What is torture?
When we talk about torture images spring to mind of people being mistreated in far-away places. But the United Nations Convention Against Torture and Other Cruel, Inhuman or Degrading Treatment or Punishment is not just about prisons, police custody and allegations of war crimes. The Convention is relevant to what happens in our care homes and hospitals and the way society’s most vulnerable groups – children, disabled people and asylum-seekers - are treated. It is also about human trafficking, violence against women and hate crimes.
The U.K. will be examined on its record
Next year the U.K. will undergo its 6th examination under the Convention. For two days during the 66th session (running from 22 April to 17 May 2019), representatives from the U.K. and devolved governments will be questioned on their human rights record in this area. The examination will cover a range of issues including the conditions in prisons, ill-treatment of patients receiving healthcare services and whether enough is being done to prevent hate crimes, tackle human trafficking and eliminate all forms of violence against women. At the end of the examination, the Committee against Torture will make recommendations to the U.K. and devolved governments setting out what they need to do to improve things.
Civil Society organisations need to get involved
For this process to be successful the committee needs to receive robust and up-to-date evidence on how the U.K. is failing to meet its obligations and on how things can be improved. And here lies the challenge… until now, the Convention has been used by a small number of organisations whose activities have focused on a relatively narrow set of issues: the treatment of prisoners overseas, allegations of human rights infringements by U.K. intelligence services, and the use of immigration detention and ill-treatment in detention. By raising the international community’s awareness of these issues, the evidence submitted by these organisations to the committee has played a crucial role in securing improvements in these areas.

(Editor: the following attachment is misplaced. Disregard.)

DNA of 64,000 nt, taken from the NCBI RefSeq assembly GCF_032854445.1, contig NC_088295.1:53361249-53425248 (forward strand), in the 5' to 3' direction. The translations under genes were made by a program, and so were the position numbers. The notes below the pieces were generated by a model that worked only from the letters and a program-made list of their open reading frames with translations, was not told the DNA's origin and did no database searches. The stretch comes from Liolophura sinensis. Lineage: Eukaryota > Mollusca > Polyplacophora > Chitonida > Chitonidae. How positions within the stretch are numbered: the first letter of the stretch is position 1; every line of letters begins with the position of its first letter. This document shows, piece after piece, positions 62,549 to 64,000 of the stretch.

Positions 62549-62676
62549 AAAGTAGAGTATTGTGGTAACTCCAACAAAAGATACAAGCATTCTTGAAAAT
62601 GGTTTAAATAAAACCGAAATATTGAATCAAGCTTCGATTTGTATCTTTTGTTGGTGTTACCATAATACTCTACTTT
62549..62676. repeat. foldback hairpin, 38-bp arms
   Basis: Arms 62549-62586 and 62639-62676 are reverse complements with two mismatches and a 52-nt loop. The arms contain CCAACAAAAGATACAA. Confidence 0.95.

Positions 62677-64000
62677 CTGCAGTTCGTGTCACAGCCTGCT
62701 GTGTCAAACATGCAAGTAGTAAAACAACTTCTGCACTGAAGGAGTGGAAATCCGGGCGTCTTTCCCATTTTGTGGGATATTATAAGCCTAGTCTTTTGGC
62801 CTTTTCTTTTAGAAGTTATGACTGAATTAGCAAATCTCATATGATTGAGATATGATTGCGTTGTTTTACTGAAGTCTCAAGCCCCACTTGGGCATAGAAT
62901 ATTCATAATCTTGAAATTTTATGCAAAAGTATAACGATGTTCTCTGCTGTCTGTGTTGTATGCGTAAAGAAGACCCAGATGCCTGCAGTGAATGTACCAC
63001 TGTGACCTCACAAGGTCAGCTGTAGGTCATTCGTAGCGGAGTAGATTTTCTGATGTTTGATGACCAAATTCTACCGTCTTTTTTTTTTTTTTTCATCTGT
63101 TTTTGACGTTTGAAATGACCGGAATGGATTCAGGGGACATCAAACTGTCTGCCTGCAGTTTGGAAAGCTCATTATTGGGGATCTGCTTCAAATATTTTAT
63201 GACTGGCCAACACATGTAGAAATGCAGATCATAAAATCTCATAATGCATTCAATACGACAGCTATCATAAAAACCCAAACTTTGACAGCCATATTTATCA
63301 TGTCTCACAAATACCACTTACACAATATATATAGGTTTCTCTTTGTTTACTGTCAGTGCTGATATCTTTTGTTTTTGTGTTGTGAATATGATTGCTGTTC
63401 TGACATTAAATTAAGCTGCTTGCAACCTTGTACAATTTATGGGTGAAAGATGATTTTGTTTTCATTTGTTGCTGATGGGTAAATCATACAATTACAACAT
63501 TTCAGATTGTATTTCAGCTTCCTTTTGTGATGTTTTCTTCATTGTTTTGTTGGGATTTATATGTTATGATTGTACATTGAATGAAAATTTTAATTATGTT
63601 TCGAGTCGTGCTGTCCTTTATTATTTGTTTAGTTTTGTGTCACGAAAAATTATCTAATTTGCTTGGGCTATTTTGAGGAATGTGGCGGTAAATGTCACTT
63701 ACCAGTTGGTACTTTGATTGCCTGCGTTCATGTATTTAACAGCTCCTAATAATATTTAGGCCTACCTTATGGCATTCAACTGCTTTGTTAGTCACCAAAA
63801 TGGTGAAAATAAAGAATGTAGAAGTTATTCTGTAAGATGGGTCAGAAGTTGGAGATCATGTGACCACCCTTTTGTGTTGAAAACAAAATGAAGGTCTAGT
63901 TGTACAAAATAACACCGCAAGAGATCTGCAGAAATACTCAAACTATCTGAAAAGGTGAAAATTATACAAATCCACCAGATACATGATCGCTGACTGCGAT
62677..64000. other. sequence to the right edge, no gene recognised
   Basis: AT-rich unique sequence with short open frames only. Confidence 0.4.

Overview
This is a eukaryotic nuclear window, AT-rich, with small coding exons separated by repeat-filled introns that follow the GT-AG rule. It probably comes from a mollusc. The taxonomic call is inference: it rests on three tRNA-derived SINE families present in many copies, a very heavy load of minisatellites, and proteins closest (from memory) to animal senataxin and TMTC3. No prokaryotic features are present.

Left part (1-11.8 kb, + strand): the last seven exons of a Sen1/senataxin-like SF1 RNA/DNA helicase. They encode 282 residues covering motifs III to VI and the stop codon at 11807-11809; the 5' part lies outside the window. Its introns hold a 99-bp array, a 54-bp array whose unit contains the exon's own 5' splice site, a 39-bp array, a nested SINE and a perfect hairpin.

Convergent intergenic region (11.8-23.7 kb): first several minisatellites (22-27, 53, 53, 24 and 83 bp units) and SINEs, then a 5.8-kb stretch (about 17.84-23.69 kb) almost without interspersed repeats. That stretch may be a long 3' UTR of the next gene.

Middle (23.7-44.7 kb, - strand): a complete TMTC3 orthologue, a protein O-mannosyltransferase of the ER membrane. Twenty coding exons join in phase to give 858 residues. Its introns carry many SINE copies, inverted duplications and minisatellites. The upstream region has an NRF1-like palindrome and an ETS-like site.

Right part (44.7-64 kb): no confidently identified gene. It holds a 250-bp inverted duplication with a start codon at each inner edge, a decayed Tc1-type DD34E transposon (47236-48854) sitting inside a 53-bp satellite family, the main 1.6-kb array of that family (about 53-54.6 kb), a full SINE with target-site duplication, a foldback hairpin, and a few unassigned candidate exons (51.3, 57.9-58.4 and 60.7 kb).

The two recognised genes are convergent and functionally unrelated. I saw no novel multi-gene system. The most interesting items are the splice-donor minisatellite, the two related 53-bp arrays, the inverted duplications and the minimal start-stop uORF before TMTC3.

More work to be done.
The U.K. Equality and Human Rights Commission of has recently organised a workshop on the Convention against Torture with over thirty civil society organisations attending. The full breadth of issues relevant to the Convention were discussed: migrants being deterred from using health services by the threat of deportation; disabled people being inappropriately placed in care homes, instead of receiving the support they need to live independently; disproportionate numbers of ethnic minority children subjected to Taser by the police; the rising number of Islamophobic, disability and transgender hate crimes in England and Wales; police failing to properly investigate allegations of violence against women, including rape, domestic violence, stalking and trafficking, and the harrowing conditions of thousands of domestic workers who are enslaved and exploited by their employers.
The U.K. Equality and Human Rights Commission is committed to supporting and building the capacity of civil society to provide the committee with the evidence it needs in advance of the U.K.’s examination. It has published a new Guide on the Convention against Torture, which provides practical information on how civil society organisations can contribute, will encourage organisations who might not have previously considered using the Convention to do so. Only this will ensure that the U.K. Government will be examined against the full list of issues that fall under the Convention. The efforts which civil society organisations make in the run-up to the examination will pay off. They will help to secure recommendations from the Committee against Torture that are targeted and evidence-based. Civil society organisations can then use these recommendations to advocate for particular changes in policy and legislation.
By Elena Jurado
Human rights and research, U.K. Equality and Human Rights Commission
For more information on the U.K. Equality and Human Rights Commission, please see here.